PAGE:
The Union Budget will be declared by the end of this week. Read on as we gaze into our crystal ball to try and reach some conclusions as to how the proposed changes to policy, duty structure, excise, fuel pricing and the deficit will impact the auto industry.
This Union Budget is particularly critical for India in many ways, as the Central government bats on a shaky wicket, while trying to maintain its political clout, and yet balance the need for growth and reduce the fiscal deficit. Political compulsions aside, let’s observe the main factors and their influence on the auto industry:
Primary among the debate is the proposed reduction of Fuel subsidies and the introduction of a ‘diesel tax’: Diesel, LPG and CNG and kerosene are heavily subsidised by the Central government. Petrol prices, however, are now subject to free market pricing. With diesel costing Rs 40 per litre on average, while petrol hovers around the Rs 70 mark, the scramble to buy diesel cars is obvious. The Kirit Parekh Committee on energy has made a recommendation that a ‘diesel tax’ be imposed on car buyers who seek to purchase a diesel car. This ‘diesel tax’ has been pegged at Rs 80,000 on the ex-factory price of the vehicle. However, the load on the car buyer will be more, since the increase in ex-factory price will translate to higher insurance costs, road tax and registration charges. The total price increase therefore would be in the region of Rs 1 lakh. This ‘diesel tax’ will be over and above the existing price difference between petrol and diesel variants of existing models.
To illustrate with an example, at present the ex-showroom price difference between a Ford Figo petrol and Figo diesel for the same trim level is about Rs 90,000. In the case of the new Maruti Swift, the price difference is Rs 1.1 lakh, while for the Hyundai i20, the difference between petrol and diesel variants is Rs 1.2 lakh. Add the ‘diesel tax’ and the price difference doubles straight away.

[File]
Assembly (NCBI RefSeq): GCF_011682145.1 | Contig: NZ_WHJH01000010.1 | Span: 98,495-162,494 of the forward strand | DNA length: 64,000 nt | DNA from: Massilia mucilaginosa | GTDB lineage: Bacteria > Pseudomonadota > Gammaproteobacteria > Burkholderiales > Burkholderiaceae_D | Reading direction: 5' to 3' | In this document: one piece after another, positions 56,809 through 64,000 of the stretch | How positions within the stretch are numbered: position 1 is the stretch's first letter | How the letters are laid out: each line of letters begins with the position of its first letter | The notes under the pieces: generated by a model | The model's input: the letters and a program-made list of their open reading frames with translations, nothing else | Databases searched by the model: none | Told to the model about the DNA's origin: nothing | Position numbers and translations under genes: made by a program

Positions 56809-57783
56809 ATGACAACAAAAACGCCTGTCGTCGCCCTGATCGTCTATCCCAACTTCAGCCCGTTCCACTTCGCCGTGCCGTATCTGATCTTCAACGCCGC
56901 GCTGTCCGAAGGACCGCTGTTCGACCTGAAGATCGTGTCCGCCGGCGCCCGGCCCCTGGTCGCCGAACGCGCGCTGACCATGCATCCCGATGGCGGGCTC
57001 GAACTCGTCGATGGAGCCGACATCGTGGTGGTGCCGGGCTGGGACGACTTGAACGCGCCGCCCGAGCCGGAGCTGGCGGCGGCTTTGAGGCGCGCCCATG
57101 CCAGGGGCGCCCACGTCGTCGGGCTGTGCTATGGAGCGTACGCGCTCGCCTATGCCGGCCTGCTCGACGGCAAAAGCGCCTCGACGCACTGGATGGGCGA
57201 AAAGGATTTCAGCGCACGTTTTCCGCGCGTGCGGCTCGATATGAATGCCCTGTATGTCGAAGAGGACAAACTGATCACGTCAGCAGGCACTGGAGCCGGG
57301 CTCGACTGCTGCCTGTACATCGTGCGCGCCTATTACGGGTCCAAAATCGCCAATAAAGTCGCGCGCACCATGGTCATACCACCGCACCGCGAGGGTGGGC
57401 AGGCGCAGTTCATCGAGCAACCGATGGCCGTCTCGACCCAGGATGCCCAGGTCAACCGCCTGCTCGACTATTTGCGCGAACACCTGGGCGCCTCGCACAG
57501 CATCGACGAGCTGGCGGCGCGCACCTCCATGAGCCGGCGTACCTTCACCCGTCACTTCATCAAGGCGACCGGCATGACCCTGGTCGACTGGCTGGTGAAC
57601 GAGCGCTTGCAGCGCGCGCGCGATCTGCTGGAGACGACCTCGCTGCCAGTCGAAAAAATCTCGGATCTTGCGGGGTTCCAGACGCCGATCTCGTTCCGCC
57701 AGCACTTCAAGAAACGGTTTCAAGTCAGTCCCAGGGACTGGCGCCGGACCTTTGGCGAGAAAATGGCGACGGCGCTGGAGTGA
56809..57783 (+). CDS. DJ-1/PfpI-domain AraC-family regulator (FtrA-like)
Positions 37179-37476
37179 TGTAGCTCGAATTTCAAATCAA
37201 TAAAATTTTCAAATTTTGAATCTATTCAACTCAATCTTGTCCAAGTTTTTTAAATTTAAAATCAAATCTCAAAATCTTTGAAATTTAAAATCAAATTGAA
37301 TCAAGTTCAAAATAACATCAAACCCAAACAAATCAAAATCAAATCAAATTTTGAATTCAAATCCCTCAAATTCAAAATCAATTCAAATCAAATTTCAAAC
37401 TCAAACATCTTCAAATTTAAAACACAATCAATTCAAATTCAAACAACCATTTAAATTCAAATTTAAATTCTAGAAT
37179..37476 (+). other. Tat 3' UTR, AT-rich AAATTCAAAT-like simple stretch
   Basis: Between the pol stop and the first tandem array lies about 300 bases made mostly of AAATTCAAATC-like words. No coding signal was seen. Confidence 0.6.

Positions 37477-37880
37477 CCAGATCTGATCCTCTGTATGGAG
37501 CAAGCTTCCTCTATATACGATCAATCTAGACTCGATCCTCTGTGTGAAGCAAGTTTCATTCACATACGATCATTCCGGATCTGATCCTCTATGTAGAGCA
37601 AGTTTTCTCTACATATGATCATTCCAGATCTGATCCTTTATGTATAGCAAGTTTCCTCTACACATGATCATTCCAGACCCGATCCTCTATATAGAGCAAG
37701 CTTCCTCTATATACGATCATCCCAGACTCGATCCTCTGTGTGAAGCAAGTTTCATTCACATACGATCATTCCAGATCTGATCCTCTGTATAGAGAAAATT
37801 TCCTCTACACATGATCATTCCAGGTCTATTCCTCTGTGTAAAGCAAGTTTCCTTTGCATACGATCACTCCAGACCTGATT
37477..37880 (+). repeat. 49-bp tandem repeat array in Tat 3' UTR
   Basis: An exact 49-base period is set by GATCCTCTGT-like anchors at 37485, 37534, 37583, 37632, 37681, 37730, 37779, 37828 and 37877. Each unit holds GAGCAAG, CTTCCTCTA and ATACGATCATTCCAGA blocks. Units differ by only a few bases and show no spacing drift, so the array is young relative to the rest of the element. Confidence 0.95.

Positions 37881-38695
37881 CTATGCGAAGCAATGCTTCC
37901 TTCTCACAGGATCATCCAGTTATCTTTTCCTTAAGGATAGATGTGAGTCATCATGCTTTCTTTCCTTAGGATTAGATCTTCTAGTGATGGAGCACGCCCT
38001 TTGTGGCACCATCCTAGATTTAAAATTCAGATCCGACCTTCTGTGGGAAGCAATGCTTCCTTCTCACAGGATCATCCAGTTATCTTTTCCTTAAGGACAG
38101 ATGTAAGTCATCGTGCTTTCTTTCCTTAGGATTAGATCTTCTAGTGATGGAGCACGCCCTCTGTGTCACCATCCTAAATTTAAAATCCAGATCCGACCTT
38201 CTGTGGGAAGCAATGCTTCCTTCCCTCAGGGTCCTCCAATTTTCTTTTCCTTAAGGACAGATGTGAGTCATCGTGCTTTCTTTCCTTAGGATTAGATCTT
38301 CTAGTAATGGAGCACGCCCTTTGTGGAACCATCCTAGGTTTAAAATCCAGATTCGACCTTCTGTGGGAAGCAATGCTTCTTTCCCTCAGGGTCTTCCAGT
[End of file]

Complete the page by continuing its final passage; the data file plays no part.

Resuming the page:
The fall-out of this proposed increase in price will be that the demand for diesel cars, especially in the hatchback and mid-size sedan categories will slump. Presently, all car-makers have already invested huge sums of money to increase diesel car production, including their vendor supplies. Ford for example has already stated that production of the Figo is biased in favour of the diesel variants in the ratio of 70:30. If the proposed ‘diesel tax’ does come into effect, then all car-makers will be forced to scramble to re-align their production, which cannot happen overnight, even on flexible production lines.
The upswing to this is that dealers are being greeted with increased footfalls and demand for diesel cars, in anticipation of the upcoming Budget. Tata Motors officials have said that dealers are being encouraged to lift stocks as much as possible to cater to demand. The dealers too are finding increasing numbers of customers who are willing to compromise on colour and trim levels, just to get their hands on a diesel-powered vehicle.
Dr Pawan Goenka, President, Automotive and Farm Sector, M&M, is critical of the proposed 'diesel tax'.
Of course, not everyone is in favour of such a price increase. Dr Pawan Goenka, Head of M&M’s Automotive and Farm Sector, is critical of such a move. “Arguments are being made both pro and against, sometimes not based on data and facts, but more based on emotions.
Our plea to the finance ministry is whatever decision is made should be based on correct data and not based on some perceptions that we have about diesel vehicles and the benefit that will come out of diesel vehicle taxation. The primary point that we have made is that overall consumption of diesel fuel for private diesel vehicle use is less than 2%. That's proven without any doubt. Therefore, the whole argument that by doing so we are somehow taking care of the loss due to diesel fuel subsidy doesn't hold water.
“Second, the fact that diesel vehicle as it is more expensive because of technology puts further burden on diesel vehicles, which are vehicles that emit much lower CO2 emission. That's the argument that we have made. I think the argument is well understood. I think the argument is well accepted. What the final decision would be, we do not know, but we are hopeful that in the Budget we will not see a damaging hit on the diesel vehicles.”
Asked on what alternative would be viable to the proposed diesel tax, Dr Goenka added: “We are of the view that the government should raise diesel prices to market-based pricing, encourage replacement of petrol by diesel and there by save on oil import bill.”
Of course, things will become much clearer once the Union Budget is tabled in Parliament on March 16. Political considerations and pandering to the vote bank in terms of sops and subsidies will affect the outcome, however. For the middle-class car buyer, this period of uncertainty will mean that they will try and capitalise by buying a diesel car as soon as possible.
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